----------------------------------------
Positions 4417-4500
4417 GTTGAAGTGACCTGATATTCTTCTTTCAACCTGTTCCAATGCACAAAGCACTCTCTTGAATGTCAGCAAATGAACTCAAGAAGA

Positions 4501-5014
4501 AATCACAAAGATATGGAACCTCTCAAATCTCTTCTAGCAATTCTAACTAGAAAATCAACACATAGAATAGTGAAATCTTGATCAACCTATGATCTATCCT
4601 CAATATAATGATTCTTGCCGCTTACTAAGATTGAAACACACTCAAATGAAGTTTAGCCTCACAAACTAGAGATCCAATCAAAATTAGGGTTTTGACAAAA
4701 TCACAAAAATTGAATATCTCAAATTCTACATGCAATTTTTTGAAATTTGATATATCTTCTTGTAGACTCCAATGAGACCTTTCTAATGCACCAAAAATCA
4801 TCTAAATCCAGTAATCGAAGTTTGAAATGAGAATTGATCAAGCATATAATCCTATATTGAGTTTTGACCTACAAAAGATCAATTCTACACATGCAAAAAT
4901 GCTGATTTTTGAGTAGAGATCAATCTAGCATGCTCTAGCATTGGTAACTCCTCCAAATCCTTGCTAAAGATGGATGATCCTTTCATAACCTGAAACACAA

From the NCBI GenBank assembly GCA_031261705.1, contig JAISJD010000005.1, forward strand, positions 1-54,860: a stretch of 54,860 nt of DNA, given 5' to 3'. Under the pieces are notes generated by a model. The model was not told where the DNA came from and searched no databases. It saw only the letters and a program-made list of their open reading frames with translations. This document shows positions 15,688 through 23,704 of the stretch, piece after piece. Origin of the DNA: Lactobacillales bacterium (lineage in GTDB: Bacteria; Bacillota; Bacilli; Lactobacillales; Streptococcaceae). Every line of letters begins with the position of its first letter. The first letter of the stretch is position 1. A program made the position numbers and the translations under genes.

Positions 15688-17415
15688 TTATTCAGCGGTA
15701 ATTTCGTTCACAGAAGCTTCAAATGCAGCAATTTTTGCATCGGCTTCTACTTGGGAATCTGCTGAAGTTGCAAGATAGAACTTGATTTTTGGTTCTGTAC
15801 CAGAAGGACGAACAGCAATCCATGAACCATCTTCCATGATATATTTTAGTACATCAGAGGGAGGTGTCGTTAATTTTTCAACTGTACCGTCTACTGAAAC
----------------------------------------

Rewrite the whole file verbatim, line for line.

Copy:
Positions 4417-4500
4417 GTTGAAGTGACCTGATATTCTTCTTTCAACCTGTTCCAATGCACAAAGCACTCTCTTGAATGTCAGCAAATGAACTCAAGAAGA

Positions 4501-5014
4501 AATCACAAAGATATGGAACCTCTCAAATCTCTTCTAGCAATTCTAACTAGAAAATCAACACATAGAATAGTGAAATCTTGATCAACCTATGATCTATCCT
4601 CAATATAATGATTCTTGCCGCTTACTAAGATTGAAACACACTCAAATGAAGTTTAGCCTCACAAACTAGAGATCCAATCAAAATTAGGGTTTTGACAAAA
4701 TCACAAAAATTGAATATCTCAAATTCTACATGCAATTTTTTGAAATTTGATATATCTTCTTGTAGACTCCAATGAGACCTTTCTAATGCACCAAAAATCA
4801 TCTAAATCCAGTAATCGAAGTTTGAAATGAGAATTGATCAAGCATATAATCCTATATTGAGTTTTGACCTACAAAAGATCAATTCTACACATGCAAAAAT
4901 GCTGATTTTTGAGTAGAGATCAATCTAGCATGCTCTAGCATTGGTAACTCCTCCAAATCCTTGCTAAAGATGGATGATCCTTTCATAACCTGAAACACAA

From the NCBI GenBank assembly GCA_031261705.1, contig JAISJD010000005.1, forward strand, positions 1-54,860: a stretch of 54,860 nt of DNA, given 5' to 3'. Under the pieces are notes generated by a model. The model was not told where the DNA came from and searched no databases. It saw only the letters and a program-made list of their open reading frames with translations. This document shows positions 15,688 through 23,704 of the stretch, piece after piece. Origin of the DNA: Lactobacillales bacterium (lineage in GTDB: Bacteria; Bacillota; Bacilli; Lactobacillales; Streptococcaceae). Every line of letters begins with the position of its first letter. The first letter of the stretch is position 1. A program made the position numbers and the translations under genes.

Positions 15688-17415
15688 TTATTCAGCGGTA
15701 ATTTCGTTCACAGAAGCTTCAAATGCAGCAATTTTTGCATCGGCTTCTACTTGGGAATCTGCTGAAGTTGCAAGATAGAACTTGATTTTTGGTTCTGTAC
15801 CAGAAGGACGAACAGCAATCCATGAACCATCTTCCATGATATATTTTAGTACATCAGAGGGAGGTGTCGTTAATTTTTCAACTGTACCGTCTACTGAAAC